Wildfire smoke travelling east from Siberia had reached Alaska, the west coast of Canada, and Seattle by July 31, 2019, according to an aerosol index from the Suomi-NPP satellite’s Ozone Mapping and Profiler Suite (OMPS) instrument.
The smoke comes from massive forest fires burning across six Russian regions. The country's Federal Forestry Agency on July 29 said more than 10,000 square miles had burned, “an area roughly equal to the size of Crimea,” according to The Moscow Times.
Meanwhile, US President Donald Trump has offered Russia help to battle wildfires that have swept across Siberia, the Kremlin said. Russian President Vladimir Putin declined the offer but called it a step towards improving rocky relations.
Trump called Putin on Wednesday evening, the Kremlin press service said. The Russian president expressed his “sincere gratitude” for Trump's concern and offer of a helping hand.
Gigantic forest fires have regularly raged through the vast expanses of Russia's Siberia, but the magnitude of this year's blazes has reached an exceptional level with fears of a long-term impact on the environment.
As fires sweep across millions of hectares enveloping entire cities in black smoke and noxious fumes, environmentalists warn of a disaster threatening to accelerate the melting of the Arctic.
More than 3.2 million hectares (7.9 million acres) were in the grip of fires on Monday, mainly in the vast regions of Yakutia in the north and Krasnoyarsk and Irkutsk in Siberia, authorities said.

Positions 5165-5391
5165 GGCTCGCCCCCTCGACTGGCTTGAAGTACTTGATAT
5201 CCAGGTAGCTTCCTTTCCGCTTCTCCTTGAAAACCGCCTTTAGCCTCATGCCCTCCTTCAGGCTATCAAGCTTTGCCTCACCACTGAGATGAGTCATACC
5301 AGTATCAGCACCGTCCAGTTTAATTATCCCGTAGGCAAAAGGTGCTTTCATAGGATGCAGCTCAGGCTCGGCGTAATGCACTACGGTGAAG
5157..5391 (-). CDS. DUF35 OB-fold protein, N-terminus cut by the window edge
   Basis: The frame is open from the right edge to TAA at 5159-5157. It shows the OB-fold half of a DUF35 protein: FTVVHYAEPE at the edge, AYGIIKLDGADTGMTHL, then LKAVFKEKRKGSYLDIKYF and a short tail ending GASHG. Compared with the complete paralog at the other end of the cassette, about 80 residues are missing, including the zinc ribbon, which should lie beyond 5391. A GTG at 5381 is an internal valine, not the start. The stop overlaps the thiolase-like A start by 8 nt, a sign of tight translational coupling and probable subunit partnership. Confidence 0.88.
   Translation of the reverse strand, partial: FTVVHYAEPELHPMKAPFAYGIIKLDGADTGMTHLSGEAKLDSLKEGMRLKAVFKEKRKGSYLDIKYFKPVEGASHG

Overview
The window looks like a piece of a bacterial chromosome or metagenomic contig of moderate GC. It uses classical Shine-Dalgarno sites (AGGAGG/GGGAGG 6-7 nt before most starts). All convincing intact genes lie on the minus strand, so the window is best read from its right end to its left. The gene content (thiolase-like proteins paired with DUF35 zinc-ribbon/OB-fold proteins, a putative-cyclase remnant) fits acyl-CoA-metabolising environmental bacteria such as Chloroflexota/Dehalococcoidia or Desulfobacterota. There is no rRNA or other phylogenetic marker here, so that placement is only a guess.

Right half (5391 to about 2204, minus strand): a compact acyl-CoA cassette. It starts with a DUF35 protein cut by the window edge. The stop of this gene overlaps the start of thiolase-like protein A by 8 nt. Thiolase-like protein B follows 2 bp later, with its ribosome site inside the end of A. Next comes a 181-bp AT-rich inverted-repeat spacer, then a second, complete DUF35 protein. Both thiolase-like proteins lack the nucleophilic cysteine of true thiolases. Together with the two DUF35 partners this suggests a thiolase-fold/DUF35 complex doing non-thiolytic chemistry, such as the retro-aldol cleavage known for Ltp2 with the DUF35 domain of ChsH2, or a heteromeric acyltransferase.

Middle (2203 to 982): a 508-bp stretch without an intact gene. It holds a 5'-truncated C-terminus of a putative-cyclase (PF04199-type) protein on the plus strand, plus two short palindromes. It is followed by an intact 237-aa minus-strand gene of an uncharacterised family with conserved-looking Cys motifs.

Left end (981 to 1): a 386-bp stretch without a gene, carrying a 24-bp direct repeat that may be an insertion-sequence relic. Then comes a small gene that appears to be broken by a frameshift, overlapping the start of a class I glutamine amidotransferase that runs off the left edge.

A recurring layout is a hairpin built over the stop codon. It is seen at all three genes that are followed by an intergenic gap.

The fires, triggered by dry thunderstorms in temperatures above 30 degrees Celsius (86 degrees Fahrenheit), were spread by strong winds, Russia's federal forestry agency said.
The acrid smoke has affected not only small settlements but also major cities in Western Siberia and the Altai region as well as the Urals such as Chelyabinsk and Yekaterinburg and disrupted air travel.
"The smoke is horrible.
I am choking and dizzy," pensioner Raisa Brovkina, who was hospitalised in Russia's third-largest city Novosibirsk, told state television.
On Sunday, the smoke reached neighbouring Kazakhstan.
A "concentration of pollutants exceeding the norm" was recorded in several cities, including the capital Nur-Sultan, said the Kazakh meteorological service.
Aside from health fears for the local population, environmentalists warn the fires may accelerate global warming.
"The forest fires in the eastern part of the country have long stopped being a local problem," the Russian branch of Greenpeace said in a statement.
"It has transformed into an ecological disaster with consequences for the entire country."
Some scientists posted satellite images from NASA showing the clouds of smoke reaching Arctic areas.
Greenpeace Russia expert Grigory Kuksin said the soot and ashes accelerate the melting of the Arctic ice and permafrost -- the permanently frozen layer that has begun melting -- releasing gases that reinforce global warming. Kuksin called the impact on the climate "very serious."
"It is comparable to the emissions of major cities," he said.
"The more fires affect the climate, the more conditions are created for new dangerous fires."